It’s always a grand idea to save leaves raked up in the Fall into big piles scattered about your yard. These cast leaves provide important habitat for overwintering birds, small mammals and insects. In the Spring they break down forming compost which helps recharge the soil with nutrients and microbes that fertilize new seedlings and build soil structure.
But what about that lone leaf, now brown and crunchy, alone on the ground? That leaf, once part of a network of thousands that once beautifully graced a massive shade tree growing bravely alongside a busy city street? That leaf, now fallen to a surface covered in concrete or pavement, is skittering about in the late morning breeze searching fruitlessly for an organic resting place.
After leaving our favorite Albuquerque Mexican restaurant the other day, I stepped into the parking lot and noticed a giant sycamore leaf scratching and skidding across the pavement. Seconds later, an incoming car full of hungry customers about to park, was on a collision course with this abandoned leaf! Yikes! Quickly playing out the scene out in my mind, I dashed across the pavement and scooped up this big brown leaf, rescuing it from being smashed into bits and pieces.
Whew! That was a close call. Naturally this leaf deserved better treatment and a chance to contribute to Earth’s complex web of resources. And that’s what would happen ……. after a few sketches in my journal, of course.
This big, brown, crunchy sycamore leaf is now a part of one of the various compost piles we keep scattered about our yard. If leaves could feel, I’d like to think she’s so much happier being rescued than the alternative. Would you agree?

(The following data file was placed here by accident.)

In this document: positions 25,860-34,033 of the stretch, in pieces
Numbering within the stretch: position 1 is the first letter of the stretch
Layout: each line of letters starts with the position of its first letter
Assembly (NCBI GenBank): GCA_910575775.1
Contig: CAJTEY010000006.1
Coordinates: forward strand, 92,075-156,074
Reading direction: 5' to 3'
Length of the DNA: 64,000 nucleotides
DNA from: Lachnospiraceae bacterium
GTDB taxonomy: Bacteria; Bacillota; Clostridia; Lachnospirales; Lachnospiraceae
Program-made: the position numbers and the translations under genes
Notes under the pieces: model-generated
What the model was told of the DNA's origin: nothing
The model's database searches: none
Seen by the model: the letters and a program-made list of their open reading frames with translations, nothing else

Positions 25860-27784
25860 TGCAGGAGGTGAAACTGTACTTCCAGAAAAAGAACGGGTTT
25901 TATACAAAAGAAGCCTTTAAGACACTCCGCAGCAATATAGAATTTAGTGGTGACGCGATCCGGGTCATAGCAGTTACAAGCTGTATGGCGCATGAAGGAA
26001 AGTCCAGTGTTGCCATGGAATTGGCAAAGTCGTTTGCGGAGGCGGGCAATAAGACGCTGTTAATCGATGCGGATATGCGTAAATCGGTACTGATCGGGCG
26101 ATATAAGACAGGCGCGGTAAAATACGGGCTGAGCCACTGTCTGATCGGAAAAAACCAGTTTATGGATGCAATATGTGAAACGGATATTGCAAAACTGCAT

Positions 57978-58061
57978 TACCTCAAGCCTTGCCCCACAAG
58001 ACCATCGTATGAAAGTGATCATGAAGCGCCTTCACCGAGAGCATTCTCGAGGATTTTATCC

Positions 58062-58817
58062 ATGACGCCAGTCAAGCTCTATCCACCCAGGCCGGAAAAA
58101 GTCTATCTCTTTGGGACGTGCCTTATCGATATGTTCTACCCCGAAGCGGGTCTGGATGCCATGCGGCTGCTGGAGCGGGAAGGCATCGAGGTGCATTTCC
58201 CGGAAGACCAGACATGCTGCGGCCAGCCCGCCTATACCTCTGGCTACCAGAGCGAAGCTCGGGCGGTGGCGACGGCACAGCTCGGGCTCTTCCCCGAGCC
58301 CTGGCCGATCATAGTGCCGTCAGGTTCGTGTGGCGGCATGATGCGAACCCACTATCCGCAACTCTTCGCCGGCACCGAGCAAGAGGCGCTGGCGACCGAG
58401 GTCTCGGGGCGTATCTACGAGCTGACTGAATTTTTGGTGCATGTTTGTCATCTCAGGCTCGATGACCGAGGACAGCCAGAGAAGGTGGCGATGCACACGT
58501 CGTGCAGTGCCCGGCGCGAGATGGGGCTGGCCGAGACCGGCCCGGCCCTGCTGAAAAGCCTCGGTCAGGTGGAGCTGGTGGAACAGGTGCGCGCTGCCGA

Our Smoke Tree is always one of the last to drop its leaves. While this tree tenaciously clings to its thousands of food makers, the leaves go through many stages of decay. Some remain purple-green but are polka-dotted with rusty red spots. Some more quickly change to brilliant yellow-orange with rusty splatters. Some display hints of green-brown and it’s these leaves that show the most insect spotting and damage.
One day, probably soon, the tree will get tired of the display, and just before a heavy frost or wet snow, it will stand bare with piles of multi-colored leaves lying on the ground, having dropped in one big fall.
Here’s a page from my perpetual journal that I created yesterday from a few leaves plucked from this pretty Smoke Tree.
Enjoy your seasonal changes wherever you may live!
So much rain! Not complaining ….. we need the moisture. But with days of drenching rain falling in the East Mountains and the Sandias this entire week, summer seemed to flip into Autumn in a matter of days.
Trying to capture the last remnants of fading flowers, I was inspired by a remarkable naturalist and artist, Jean Mackay, to get out there and rescue blooming bits before everything turned brown and crunchy.
Thanks Jean, for the encouragement, and always helpful tips and techniques in creating interesting journal pages. My hike this morning revealed some surprise bloomers that I wanted to remember in my nature journal.
And thanks to my many followers for your continued interest in my discoveries!